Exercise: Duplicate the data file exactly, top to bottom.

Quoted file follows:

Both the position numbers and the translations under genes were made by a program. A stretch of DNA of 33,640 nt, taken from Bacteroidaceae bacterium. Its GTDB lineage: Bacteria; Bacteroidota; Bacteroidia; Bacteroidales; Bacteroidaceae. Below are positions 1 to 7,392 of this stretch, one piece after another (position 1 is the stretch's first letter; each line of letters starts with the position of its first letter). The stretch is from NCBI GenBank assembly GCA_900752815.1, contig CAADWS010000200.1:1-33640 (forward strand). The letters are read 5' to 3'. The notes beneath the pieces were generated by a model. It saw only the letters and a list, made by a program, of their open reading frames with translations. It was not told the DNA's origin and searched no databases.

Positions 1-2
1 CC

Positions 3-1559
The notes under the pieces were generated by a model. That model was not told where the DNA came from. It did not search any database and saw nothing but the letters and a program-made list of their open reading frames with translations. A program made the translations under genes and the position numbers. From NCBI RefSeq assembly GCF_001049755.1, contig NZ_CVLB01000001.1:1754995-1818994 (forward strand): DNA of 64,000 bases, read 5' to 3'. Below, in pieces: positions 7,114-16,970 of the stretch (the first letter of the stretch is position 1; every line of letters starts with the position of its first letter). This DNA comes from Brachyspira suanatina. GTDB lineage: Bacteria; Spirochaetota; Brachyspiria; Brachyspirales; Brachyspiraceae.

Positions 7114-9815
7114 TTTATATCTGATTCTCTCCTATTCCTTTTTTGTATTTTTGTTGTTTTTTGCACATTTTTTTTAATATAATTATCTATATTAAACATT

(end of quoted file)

Both the position numbers and the translations under genes were made by a program. A stretch of DNA of 33,640 nt, taken from Bacteroidaceae bacterium. Its GTDB lineage: Bacteria; Bacteroidota; Bacteroidia; Bacteroidales; Bacteroidaceae. Below are positions 1 to 7,392 of this stretch, one piece after another (position 1 is the stretch's first letter; each line of letters starts with the position of its first letter). The stretch is from NCBI GenBank assembly GCA_900752815.1, contig CAADWS010000200.1:1-33640 (forward strand). The letters are read 5' to 3'. The notes beneath the pieces were generated by a model. It saw only the letters and a list, made by a program, of their open reading frames with translations. It was not told the DNA's origin and searched no databases.

Positions 1-2
1 CC

Positions 3-1559
The notes under the pieces were generated by a model. That model was not told where the DNA came from. It did not search any database and saw nothing but the letters and a program-made list of their open reading frames with translations. A program made the translations under genes and the position numbers. From NCBI RefSeq assembly GCF_001049755.1, contig NZ_CVLB01000001.1:1754995-1818994 (forward strand): DNA of 64,000 bases, read 5' to 3'. Below, in pieces: positions 7,114-16,970 of the stretch (the first letter of the stretch is position 1; every line of letters starts with the position of its first letter). This DNA comes from Brachyspira suanatina. GTDB lineage: Bacteria; Spirochaetota; Brachyspiria; Brachyspirales; Brachyspiraceae.

Positions 7114-9815
7114 TTTATATCTGATTCTCTCCTATTCCTTTTTTGTATTTTTGTTGTTTTTTGCACATTTTTTTTAATATAATTATCTATATTAAACATT